Molten Rock

I’ve been mentally flagellating myself the past two years because I so rarely can drag myself out of bed in time to do the things I need to do. I get up, I shower, I drive to work, and I pull in to the parking lot fifteen minutes before the bell rings. I work, I parent, I study, I try to get in bed before 10. The next day, I do it all again.

And every Sunday, I refocus and I vow that this is the week. This week, I will get up in time to fill-in-the-blank with whatever guilt trip I’m currently booked for. You’d think I’d just do these things at night, but I’ve tried it. When trying to solve the not-enough-time dilemma, I always go back to the need for more hours in the morning, before anyone else is up. I cannot concentrate if anyone else is conscious. End of story.

The last week and a half, I haven’t gotten out of bed before the sun is up. Most days I toss and turn until my back aches and finally drag myself upright sometime after 8 or even 9. I read a book.  I eat stuff. I make food for my kids sometimes. I read some more. I go to bed as early as I like. The next morning, same story.

My realization for winter break, 2014:  Being well-rested doesn’t actually make it any easier for me to get out of bed in the morning. Clearly, more sleep isn’t helping.

Months ago, in mulling over this problem, I kept thinking of the story of a man who needed a way to light his barges for a long voyage God told him to take. Windows were impracticable for being tossed about in the deep, and so was fire. He was stumped. God having directed the journey, and the design of the barges, he asked God for solutions, but God told him to come up with his own solution.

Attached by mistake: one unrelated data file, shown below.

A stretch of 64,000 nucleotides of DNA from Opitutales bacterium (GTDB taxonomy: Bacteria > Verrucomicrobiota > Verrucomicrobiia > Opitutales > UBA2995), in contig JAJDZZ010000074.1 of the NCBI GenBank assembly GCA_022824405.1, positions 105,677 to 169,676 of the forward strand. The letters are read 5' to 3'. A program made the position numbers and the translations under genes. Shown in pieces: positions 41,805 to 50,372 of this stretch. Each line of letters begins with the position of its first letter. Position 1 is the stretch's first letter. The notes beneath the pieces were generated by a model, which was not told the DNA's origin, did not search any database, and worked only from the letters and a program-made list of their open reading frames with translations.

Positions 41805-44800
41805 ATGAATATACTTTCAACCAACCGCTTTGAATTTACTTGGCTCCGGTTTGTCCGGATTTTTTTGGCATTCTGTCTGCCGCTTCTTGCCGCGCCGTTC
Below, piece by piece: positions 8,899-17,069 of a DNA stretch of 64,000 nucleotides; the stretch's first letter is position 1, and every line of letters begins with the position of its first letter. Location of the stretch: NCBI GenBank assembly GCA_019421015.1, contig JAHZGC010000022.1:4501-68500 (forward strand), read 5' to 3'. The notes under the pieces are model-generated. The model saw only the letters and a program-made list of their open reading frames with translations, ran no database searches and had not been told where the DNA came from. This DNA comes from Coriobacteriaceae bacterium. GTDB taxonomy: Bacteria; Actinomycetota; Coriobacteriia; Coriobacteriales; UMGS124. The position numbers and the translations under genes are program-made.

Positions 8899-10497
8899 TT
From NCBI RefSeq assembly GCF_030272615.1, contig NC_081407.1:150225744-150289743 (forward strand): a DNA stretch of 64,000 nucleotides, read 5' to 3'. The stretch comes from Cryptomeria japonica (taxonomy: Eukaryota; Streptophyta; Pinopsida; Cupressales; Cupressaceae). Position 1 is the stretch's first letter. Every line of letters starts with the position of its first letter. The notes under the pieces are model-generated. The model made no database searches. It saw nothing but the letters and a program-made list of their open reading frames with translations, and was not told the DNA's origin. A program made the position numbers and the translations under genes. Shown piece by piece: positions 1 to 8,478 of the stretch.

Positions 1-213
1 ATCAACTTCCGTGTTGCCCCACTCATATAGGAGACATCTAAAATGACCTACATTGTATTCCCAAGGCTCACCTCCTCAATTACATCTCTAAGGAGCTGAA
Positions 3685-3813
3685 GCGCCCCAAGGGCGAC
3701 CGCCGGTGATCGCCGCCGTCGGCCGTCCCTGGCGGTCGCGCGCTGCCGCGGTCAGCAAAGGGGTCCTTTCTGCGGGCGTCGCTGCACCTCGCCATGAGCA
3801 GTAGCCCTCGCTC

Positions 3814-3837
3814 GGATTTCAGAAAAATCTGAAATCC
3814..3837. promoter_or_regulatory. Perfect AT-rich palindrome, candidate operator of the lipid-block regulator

So he goes up into the mountains and he forges 16 small stones, clear as glass, out of molten rock. He lays them out and says, touch them with your finger, God. Make them shine forth.

God does, and the story becomes marvelous, but for the purposes of this discussion, my point is this: The man puts one rock in each end of the eight boats, and neither he nor his family have to cross the great deep in utter darkness. Even though God directed the journey, man had to forge his own solution–but it was utterly worthless without the intervention of a Divine finger.

The question that keeps niggling at me, as I survey yet another tempestuous semester is, what are my stones? What are the  small and simple solutions that I need to molten out of the mountain God has given me to climb? What “impossibilities” am I overlooking in my search for a reasonably-lit journey?

Because while I do not believe He wants me to cross the great deep in darkness, I do know He has asked me to cross it–and He utterly refuses to tell me how to light the way.

I’ve been hanging out on the shore, and peering down into the blackness of the hull, venturing in, and retreating, long enough, don’t you think?


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